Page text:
Children’s book writer Sarah Brennan explains why Hong Kong is an ideal base for self-published authors.
09 March 2017
Hong Kong-based author Sarah Brennan has been writing her popular Chinese Calendar Tales series since 2007. The self-published writer set up her company, Auspicious Times, to market the children’s series based on the Chinese zodiac, which to date, have sold in Hong Kong, the Chinese mainland, Australia and Singapore. Ms Brennan’s passion for writing and literacy sees her travel the world and to schools and festivals around Hong Kong, including at this month’s sixth Hong Kong International Young Readers Festival.
How did you become a children’s author?
I’ve been writing since I was a kid, but I actually was a lawyer for almost 20 years. I think that helped – [you understand] how the law operates and to an extent how businesses operates. You have to make a book that’s going to sell, you have to be very pragmatic in your choices and you need to be very tenacious.
[I moved to Hong Kong in 1998] and started writing a tongue-in-cheek parenting column for a local parenting magazine. [In 2004] the editor asked if I had done anything for children and he picked one of my stories and asked Harry Harrison to illustrate it. I suppose because I had a very pragmatic background I asked, “how do we sell this?” I immediately headed into the schools. Because the kids enjoyed the stories, I started being asked into many other schools. We had plenty of success and the next year the publisher and I did another book that once again sold very, very fast.
How did you get your idea for your Chinese Calendar Tales?
As I was in all these Hong Kong schools, I felt that if I was one of the kids, I would want to read something about my own culture. The Tale of Chester Choi, which is about a dragon, was published in 2007 and I decided to publish it myself. It became a Hong Kong number-one bestseller for kids, and from that book, I had the money to do a story about a rat that ends up at the Beijing Olympics. Every year after that there’s been a new tale. We’re now at the rooster, with The Tale of Rickshaw Rooster, and there’s only the dog and the pig to go.
What are some of the challenges of being a children’s author?
Gone are the days when you could write a beautiful book and rely on that to sell, or be an author who doesn’t want to do the promotional work. You have to be marketable as a person and your books have to be marketable as well. It’s grinding work, going on tour, going to schools, going to shops and maintaining a strong online presence.
In Hong Kong, it’s acceptable to be a self-published author and from that point of view, Hong Kong is a great place. It’s very pro small-business and a small melting pot with many people, so it’s a great place to set up a creative industry. But of course you have to work hard. I’m a writer first and a publisher second, but publishing takes up to 90 per cent of my time. I don’t get to write nearly as often as I like.
I wanted the challenge. But one of the reasons why I self-publish is because I can do things like put in rich language. A trend in the publishing industry is to dumb down the book to catch the reluctant reader, but then it’s readers that want a challenge who suffer. I believe children are more intelligent and able than we give them credit for. Immerse them in rich concepts and rich words – elevate rather than dumb down.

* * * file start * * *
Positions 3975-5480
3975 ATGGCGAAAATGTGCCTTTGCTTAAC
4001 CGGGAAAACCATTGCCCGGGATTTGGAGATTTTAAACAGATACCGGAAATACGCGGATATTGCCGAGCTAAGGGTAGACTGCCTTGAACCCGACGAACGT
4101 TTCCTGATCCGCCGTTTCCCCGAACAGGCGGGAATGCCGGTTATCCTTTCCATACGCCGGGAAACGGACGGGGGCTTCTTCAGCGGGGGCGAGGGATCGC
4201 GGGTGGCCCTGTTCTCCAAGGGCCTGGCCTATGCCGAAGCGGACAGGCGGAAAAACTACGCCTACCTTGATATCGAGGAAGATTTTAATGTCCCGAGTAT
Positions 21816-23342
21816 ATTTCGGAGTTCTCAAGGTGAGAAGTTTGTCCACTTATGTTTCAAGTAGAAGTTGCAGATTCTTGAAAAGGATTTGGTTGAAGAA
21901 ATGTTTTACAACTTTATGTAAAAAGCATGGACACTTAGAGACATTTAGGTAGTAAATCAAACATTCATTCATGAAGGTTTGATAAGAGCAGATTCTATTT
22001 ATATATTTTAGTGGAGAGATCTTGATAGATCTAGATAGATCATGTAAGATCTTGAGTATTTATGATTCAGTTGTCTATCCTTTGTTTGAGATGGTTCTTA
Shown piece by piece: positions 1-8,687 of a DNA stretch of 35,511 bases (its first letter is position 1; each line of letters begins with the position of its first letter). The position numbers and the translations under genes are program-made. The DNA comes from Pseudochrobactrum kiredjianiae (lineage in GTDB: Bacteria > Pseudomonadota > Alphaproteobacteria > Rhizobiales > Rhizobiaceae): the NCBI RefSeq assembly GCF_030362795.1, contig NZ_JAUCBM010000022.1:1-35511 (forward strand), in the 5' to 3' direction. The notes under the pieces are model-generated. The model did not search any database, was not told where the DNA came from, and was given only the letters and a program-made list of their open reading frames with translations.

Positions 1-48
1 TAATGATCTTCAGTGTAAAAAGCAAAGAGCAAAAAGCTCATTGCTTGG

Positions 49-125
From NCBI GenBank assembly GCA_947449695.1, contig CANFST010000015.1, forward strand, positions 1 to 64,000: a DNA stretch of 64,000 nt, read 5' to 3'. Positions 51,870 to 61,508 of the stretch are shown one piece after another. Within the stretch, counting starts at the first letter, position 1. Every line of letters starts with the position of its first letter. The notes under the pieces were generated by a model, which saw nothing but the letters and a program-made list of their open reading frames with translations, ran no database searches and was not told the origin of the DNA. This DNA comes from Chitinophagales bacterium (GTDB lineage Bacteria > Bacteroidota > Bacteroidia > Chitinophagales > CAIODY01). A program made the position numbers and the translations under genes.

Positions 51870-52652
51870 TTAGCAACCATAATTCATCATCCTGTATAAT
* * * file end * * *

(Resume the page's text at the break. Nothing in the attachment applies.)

My books are sold directly into schools and we have some statistics where my readers are 55 per cent boys and 45 per cent girls, which I think is down to Harry Harrison’s illustrations, which are so much fun. It’s also the kind of book – there’s nothing soft or gentle or fluffy. The books are in your face, loud and noisy and boys are really responding, which is good for me as it bucks the trend that boys are reading less and less.
How do you encourage literacy and a love for books through your writing?
Little kids are given screens from the age of one or two and what gets lost is imagination, empathy – everything you get from reading physical books. Mothers and fathers have to read books. But if the first thing that parents reach for when they come home is a television, children will copy it. Parents can complain about their kids not reading books, but if the first resort of the parent is digital technology, then that will be the kid's first resort.
When I do my story readings, I have to make them fun. I get them involved in the story, in the culture and history that’s in them. Harry’s illustrations are brilliant and they always have ways for me to get the kids involved. When I do writing workshops, I always talk about why books are good for the brain. I hammer home about freeing time and having time to be bored because it’s out of boredom that you get creativity.
With the Young Readers Festival, if kids feel they can meet an author, it brings the reality that you can also be an author. You get such a range of artists and kids will always connect with an author or an artist who becomes accessible and they become interested in reading and writing. Parents should also attend literary festivals and should be talking about it around the dinner table.
What’s next for you?
In June, [Australian publisher] Allen and Unwin will publish my children’s book Storm Whale, which has had the UK rights sold and will be featured at the Bologna Children’s Book Fair. I have lots of plans for other series. I am passionate about Chinese history and culture and would love for kids to understand the impact Chinese civilisation has had on the world: how we were connected by the Silk Road, about the cross-cultural connections that we have. I’m also a total nature freak and have plans for a series on Australian bush animals.
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